A Natural Wonder is Saved on Camano Island
Iconic Barnum Point Is Protected Thanks to You!
Jerry Nielsen is eternally grateful that a beautiful piece of Camano Island will remain forever wild.
Nielsen, 80, lives on Barnum Road, a short distance away from Barnum Point. He’s watched countless Bald Eagles perched atop madrones there and listened to the soothing sound of waves for more than 70 years. Nielsen deeply appreciates the efforts of the Land Trust to permanently protect this iconic place.
Originally just 27 acres, Barnum Point County Park hadn’t been opened by the County because of site difficulties. After three years of work by the Land Trust, in partnership with Island County, Friends of Camano Island Parks (“FOCIP”) and you, our amazing members, the park has expanded six-fold. It is now nearly 170 acres with a full mile of beach and 2.5 miles of forested trails. This achievement was made possible by a shared community vision, significant grant funding, and a groundswell of private donor support. Thank you!
“If it wasn’t for the Land Trust, Barnum Point would’ve been divided into millionaire lots,” Nielsen said.
The success of the park expansion hinged on first acquiring a crucial 35-acre property held by a bankruptcy company. We were within a half hour of losing the property to a private buyer. If that had happened, it would have ended the quest to create a signature park for Camano Island. This key property was acquired in December 2015, after securing an emergency bridge loan from The Conservation Fund.
Continuing work under immense time constraints, a second waterfront property, also under imminent threat, was protected. That was thanks to more than 600 private donors who responded to an urgent fundraising campaign. This success was followed by acquisition of three low-bank waterfront lots and a 40-acre upland property that tied the park expansion all together.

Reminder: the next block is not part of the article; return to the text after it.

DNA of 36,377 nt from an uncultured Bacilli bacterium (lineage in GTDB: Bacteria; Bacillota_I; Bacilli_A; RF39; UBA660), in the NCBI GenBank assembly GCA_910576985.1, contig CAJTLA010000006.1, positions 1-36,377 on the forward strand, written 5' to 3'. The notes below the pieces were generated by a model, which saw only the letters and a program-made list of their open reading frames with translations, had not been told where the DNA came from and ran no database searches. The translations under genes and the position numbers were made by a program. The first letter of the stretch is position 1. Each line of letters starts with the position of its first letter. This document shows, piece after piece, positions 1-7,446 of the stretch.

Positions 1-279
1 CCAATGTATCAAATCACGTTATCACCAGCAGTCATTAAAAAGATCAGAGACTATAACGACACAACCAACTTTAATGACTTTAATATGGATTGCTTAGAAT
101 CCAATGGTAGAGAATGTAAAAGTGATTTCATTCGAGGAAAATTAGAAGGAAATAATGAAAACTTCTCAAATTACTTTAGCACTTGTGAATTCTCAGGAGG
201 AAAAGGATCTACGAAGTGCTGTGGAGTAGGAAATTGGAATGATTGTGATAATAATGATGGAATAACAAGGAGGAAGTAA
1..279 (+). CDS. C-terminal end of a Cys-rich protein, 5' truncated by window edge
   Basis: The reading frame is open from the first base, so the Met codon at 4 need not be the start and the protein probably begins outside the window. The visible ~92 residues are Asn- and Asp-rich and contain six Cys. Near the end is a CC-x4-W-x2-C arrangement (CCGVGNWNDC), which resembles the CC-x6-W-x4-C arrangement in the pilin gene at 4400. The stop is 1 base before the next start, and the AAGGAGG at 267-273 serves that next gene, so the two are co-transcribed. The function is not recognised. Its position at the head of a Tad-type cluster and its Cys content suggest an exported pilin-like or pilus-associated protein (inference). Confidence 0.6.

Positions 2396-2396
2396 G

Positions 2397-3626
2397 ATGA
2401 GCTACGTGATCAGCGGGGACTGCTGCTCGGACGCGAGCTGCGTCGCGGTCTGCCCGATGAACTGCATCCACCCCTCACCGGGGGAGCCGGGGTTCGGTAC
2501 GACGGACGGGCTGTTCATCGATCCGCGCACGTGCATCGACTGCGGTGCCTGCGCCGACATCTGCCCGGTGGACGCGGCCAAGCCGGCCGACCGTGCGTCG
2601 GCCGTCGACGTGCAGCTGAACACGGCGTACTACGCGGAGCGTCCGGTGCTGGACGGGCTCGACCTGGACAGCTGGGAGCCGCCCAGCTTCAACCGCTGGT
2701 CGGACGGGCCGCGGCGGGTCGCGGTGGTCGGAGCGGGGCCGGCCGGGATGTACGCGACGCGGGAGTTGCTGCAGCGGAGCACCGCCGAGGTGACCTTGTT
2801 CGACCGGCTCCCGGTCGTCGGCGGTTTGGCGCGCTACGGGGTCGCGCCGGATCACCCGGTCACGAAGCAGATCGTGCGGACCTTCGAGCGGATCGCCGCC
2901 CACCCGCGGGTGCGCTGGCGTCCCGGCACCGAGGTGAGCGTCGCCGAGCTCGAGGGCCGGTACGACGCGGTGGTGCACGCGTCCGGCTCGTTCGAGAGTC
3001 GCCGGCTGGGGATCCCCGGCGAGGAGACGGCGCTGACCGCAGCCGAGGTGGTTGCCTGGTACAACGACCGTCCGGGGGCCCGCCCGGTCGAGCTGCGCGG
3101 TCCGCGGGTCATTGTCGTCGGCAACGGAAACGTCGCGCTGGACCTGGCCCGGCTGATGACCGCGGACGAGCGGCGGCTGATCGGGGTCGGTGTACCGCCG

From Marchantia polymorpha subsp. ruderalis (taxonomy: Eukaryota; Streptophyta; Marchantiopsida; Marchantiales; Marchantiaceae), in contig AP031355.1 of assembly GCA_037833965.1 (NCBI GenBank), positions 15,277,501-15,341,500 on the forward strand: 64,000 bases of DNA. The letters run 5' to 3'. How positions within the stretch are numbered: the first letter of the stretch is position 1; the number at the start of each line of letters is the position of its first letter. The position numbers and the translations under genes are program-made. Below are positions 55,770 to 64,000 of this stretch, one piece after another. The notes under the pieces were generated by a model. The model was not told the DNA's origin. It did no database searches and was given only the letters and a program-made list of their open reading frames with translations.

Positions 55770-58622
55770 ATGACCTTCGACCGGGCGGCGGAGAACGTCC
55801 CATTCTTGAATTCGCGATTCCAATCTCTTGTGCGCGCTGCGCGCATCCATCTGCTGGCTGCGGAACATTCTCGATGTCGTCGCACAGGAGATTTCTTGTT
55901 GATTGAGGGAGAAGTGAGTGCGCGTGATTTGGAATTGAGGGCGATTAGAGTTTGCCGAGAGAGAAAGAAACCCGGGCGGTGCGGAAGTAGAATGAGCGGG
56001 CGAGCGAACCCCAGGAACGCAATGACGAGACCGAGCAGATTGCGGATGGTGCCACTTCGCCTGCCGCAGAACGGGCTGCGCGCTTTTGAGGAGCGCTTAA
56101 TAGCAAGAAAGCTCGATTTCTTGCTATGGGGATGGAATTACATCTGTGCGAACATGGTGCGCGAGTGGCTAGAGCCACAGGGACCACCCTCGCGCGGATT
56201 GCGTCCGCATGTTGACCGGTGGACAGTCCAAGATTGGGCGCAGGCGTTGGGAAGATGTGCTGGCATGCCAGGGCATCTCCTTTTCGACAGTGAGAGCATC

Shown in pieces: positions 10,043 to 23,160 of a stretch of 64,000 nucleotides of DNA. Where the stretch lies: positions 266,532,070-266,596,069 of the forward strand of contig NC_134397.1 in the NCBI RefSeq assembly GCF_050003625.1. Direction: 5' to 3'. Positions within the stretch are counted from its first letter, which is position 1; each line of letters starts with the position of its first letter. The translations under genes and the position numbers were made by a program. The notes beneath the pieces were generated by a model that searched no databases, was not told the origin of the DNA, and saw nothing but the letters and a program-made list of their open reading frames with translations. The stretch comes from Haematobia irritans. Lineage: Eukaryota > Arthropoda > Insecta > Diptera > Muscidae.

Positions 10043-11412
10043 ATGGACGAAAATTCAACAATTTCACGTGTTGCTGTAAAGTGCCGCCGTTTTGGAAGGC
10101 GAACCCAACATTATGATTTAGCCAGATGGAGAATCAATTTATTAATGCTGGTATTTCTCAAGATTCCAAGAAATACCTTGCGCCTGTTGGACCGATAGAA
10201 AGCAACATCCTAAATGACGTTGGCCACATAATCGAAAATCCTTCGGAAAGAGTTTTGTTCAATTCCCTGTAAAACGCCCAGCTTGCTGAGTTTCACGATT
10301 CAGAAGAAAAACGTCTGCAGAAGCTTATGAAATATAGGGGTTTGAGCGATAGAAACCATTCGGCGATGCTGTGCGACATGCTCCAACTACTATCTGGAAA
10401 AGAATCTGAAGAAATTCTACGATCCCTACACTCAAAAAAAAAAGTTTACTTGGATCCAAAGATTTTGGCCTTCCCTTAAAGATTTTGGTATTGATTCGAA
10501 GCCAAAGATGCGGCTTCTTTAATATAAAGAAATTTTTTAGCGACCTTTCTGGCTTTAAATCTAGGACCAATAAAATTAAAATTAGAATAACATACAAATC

In all, the $7 million project involved acquisition of six parcels, five of which are waterfront. Member donations allowed us to compete for and secure nine government grants providing the lion’s share of the funding. Working with archeologists and local contractors, six structures were removed and recycled to prepare the county park for visitors.
“Our members pay for our talented staff who used their considerable skills to overcome many challenges and complications to expand Barnum Point in what seemed an impossible endeavor,” said Debora Valis, Land Trust board president. “They guided the complex collaborative effort, including securing all the necessary funding. The community now has an amazing 170-acre waterfront park for the public to enjoy.”
The new park has immense ecological value. It features high bluffs, coastal forest, a secluded pond, extensive beach and tidelands, and incredible views of the Salish Sea, the Cascades and the Olympics. Barnum Point also provides critical refuge and feeding areas for juvenile salmon and is on the Pacific Flyway, a key stop for hundreds of thousands of migratory waterbirds.
“The creation and development of Barnum Point as a county park will produce a keystone park for Camano,” said Bill Oakes, Island County’s director of parks and public works. “The partnership of the Land Trust community and the County has been vital to the success of this project. Barnum Park will be a true jewel for Camano Island.”
For the first time in more than a century, the public is now able to experience the land’s spectacular natural features. A large part of Barnum Point County Park is already open to visitors. A grand opening for the entire park will take place in 2019.
“It’s such a beautiful park,” said Tom Eisenberg, president of FOCIP, a volunteer group that helps maintain parks on Camano Island. “Everyone I meet who’s walked through it just absolutely loves it.”
Eisenberg and Nielsen became very concerned three years ago when rumors about Barnum Point’s future were rampant.
“The Land Trust was there in the right place at the right time,” Eisenberg said. “I’m totally grateful for everything the Land Trust has done on Camano Island.”
And, without you, saving this natural wonder wouldn’t have been possible. Thank you!